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Bryson DeChambeau Made His Long-Drive Debut And It Went Exactly How You'd Expect

Bryson DeChambeau Made His Long-Drive Debut And It Went Exactly How You'd Expect

The American big-hitter certainly didn't disappoint in his debut.

Max Sherry

Max Sherry

Tee it high, let it fly.

Bryson DeChambeau made history by becoming the first full-time PGA Tour pro to compete in the Professional Long Drivers Association World Championship.

And, well, he certainly didn't disappoint in his debut.

Just two days after wrapping up 2.5 points to help the United States clinch the Ryder Cup, big-hitter DeChambeau has now produced one of the longest dives in an entirely different field.

On his first day in the competition, DeChambeau ended up tying for second place in his group, averaging 406.2 yards from five attempts.

His best, a whopping 412 yards from a monster attempt, was actually the third-longest in the group behind leader Scottie Pearman who notched 413 and Josh Cassaday who had a 417-yard drive.

To put that in perspective, that distance was almost the same height as the world-famous Empire State Building in New York city.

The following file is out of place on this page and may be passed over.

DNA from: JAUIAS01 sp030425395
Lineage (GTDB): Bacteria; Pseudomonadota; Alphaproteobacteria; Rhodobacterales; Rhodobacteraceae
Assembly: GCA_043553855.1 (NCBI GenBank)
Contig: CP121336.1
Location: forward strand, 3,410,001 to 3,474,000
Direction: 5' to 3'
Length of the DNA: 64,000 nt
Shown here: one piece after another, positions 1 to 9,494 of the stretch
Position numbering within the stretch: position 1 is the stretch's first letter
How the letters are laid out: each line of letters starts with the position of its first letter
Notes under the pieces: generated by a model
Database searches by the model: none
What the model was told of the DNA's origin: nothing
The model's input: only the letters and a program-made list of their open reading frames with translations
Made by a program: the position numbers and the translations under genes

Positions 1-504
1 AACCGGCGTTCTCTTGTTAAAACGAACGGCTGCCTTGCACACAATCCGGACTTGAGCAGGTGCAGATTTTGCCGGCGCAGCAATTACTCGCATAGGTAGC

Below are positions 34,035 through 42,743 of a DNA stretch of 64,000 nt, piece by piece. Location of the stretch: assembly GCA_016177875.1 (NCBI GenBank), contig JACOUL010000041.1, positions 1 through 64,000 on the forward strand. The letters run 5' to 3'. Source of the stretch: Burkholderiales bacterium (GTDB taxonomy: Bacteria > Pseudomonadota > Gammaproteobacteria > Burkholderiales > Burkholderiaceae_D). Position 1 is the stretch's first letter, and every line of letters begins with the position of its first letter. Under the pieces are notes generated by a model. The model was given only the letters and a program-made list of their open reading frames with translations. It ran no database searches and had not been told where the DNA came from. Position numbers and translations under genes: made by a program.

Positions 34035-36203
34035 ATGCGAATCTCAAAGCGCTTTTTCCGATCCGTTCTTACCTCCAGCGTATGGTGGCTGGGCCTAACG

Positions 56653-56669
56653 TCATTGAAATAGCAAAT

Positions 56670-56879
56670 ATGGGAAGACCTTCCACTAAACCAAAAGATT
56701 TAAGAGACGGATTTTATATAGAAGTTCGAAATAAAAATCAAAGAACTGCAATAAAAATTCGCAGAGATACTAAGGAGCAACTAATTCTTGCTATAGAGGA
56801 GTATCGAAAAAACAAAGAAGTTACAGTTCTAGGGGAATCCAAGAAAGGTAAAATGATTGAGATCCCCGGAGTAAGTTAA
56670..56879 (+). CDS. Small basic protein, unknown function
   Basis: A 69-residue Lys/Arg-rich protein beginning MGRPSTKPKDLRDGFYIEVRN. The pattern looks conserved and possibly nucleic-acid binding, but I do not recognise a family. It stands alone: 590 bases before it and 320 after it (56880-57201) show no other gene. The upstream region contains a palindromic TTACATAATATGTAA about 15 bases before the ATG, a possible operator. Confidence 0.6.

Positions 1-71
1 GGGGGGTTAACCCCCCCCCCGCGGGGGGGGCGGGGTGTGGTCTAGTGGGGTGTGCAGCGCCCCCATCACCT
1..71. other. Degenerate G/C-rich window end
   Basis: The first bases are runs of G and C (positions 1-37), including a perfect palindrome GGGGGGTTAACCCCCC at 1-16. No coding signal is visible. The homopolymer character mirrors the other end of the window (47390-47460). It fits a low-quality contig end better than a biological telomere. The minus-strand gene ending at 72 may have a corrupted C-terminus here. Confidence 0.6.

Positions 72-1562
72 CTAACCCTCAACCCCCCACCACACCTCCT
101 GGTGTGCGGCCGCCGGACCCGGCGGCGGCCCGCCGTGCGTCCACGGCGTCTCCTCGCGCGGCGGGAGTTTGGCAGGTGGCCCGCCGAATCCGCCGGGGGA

And what perhaps makes that feat even more impressive is the fact that the American's driving average for the 2021 PGA season was only 323.7 yards - which is still far greater than any of his rivals on the Tour.

I mean, DeChambeau is renowned for his ability with the driver, but no one expected his transition into this form of the game to be this smooth.

"I hope I've been received OK. I'm not trying to step on their toes," DeChambeau said of his fellow competitors.

"I want to showcase them. That's the most important thing I can tell you, as much as you guys want to talk about me, I want to highlight these amazingly talented individuals that are doing things I can only dream of in life in terms of ball speed.

"It's something I wanted to hype up and get the world to see it's pretty special."

DeChambeau now advances to the next round of the Professional Long Drivers Association World Championship in Mesquite, Nevada.

The field will be whittled down from 64 to 32 and the top eight from each group will then advance to the last 16 ahead of the final itself.

Without getting too ahead of ourselves, if DeChambeau's debut drives are anything to go by, then he stands in good stead of going far in the competition.

Featured Image Credit: Twitter / PGA Tour

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